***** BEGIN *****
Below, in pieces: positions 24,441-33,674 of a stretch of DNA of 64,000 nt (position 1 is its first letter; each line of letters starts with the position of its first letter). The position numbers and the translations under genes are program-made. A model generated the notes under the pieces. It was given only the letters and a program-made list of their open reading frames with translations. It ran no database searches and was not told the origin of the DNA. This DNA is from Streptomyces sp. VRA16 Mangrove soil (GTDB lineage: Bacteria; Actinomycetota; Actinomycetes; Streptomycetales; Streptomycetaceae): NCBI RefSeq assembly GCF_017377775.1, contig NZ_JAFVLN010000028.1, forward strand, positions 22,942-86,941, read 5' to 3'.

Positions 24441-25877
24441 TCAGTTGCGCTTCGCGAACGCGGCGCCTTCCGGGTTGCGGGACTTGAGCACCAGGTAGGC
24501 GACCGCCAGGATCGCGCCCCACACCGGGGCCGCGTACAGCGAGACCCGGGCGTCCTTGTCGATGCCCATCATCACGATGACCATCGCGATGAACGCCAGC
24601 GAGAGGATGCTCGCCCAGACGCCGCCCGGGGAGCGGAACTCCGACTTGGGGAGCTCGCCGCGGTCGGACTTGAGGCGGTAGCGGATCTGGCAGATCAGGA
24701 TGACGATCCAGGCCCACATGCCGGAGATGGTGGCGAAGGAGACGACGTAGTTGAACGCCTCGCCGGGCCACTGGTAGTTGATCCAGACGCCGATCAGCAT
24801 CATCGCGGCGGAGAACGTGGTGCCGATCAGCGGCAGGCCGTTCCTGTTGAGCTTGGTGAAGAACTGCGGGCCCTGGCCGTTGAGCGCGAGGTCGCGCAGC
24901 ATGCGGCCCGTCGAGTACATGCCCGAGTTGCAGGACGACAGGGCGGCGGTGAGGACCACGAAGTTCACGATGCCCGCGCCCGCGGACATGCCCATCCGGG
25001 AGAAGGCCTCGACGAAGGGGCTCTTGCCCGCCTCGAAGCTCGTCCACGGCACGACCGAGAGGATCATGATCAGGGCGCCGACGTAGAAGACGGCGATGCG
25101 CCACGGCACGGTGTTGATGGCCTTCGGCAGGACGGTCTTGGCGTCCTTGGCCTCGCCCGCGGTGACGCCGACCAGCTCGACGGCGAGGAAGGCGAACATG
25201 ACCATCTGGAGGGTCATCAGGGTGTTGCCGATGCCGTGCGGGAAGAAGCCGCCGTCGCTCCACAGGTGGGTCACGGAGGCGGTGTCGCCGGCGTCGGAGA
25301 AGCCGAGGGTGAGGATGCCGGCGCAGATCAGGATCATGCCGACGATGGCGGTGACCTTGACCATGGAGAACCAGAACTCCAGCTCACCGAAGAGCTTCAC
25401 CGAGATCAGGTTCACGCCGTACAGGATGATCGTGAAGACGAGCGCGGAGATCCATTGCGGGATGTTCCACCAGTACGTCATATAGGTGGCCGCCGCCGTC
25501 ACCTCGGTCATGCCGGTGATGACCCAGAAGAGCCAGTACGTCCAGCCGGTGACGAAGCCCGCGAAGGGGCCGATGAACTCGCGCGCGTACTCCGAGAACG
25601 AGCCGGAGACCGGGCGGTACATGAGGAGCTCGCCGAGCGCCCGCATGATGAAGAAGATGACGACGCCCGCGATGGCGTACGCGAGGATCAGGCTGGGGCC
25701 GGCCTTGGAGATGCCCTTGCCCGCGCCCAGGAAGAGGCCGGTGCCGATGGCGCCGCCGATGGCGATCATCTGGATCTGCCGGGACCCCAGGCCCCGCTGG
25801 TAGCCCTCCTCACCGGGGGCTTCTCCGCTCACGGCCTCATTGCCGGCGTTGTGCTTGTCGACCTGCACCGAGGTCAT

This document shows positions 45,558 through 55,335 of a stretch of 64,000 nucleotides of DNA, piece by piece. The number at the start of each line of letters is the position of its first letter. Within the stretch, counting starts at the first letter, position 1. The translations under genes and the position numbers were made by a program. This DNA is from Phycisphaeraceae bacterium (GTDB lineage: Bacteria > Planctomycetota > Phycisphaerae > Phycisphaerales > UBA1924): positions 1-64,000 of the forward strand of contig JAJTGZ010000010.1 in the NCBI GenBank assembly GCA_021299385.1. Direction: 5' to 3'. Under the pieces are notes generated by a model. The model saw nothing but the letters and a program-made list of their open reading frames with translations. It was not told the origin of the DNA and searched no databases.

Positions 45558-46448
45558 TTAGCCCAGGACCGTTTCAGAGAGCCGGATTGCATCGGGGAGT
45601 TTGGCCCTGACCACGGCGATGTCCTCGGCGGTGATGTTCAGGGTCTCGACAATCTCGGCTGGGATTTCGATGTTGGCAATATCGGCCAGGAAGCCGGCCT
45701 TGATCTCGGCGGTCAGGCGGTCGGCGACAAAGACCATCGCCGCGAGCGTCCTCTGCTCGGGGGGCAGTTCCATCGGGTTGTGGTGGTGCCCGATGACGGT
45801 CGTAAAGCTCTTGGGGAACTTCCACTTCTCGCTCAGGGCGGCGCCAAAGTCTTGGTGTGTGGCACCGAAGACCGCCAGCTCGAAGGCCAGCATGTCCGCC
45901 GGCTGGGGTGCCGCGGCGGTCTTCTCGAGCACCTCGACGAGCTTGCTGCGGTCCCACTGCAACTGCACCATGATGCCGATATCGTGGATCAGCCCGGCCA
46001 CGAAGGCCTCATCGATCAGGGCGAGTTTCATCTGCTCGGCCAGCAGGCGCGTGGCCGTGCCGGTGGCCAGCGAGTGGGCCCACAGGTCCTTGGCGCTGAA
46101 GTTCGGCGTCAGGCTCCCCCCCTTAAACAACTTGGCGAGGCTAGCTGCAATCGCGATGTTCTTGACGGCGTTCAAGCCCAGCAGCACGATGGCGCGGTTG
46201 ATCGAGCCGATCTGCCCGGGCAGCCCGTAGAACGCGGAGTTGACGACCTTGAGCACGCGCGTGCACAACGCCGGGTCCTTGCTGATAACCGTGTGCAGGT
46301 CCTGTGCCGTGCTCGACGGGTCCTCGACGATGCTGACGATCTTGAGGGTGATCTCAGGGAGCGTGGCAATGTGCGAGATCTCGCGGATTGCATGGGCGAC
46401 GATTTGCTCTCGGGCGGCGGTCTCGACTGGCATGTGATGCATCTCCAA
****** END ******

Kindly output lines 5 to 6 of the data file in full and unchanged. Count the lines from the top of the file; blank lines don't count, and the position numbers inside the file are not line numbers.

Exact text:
24601 GAGAGGATGCTCGCCCAGACGCCGCCCGGGGAGCGGAACTCCGACTTGGGGAGCTCGCCGCGGTCGGACTTGAGGCGGTAGCGGATCTGGCAGATCAGGA
24701 TGACGATCCAGGCCCACATGCCGGAGATGGTGGCGAAGGAGACGACGTAGTTGAACGCCTCGCCGGGCCACTGGTAGTTGATCCAGACGCCGATCAGCAT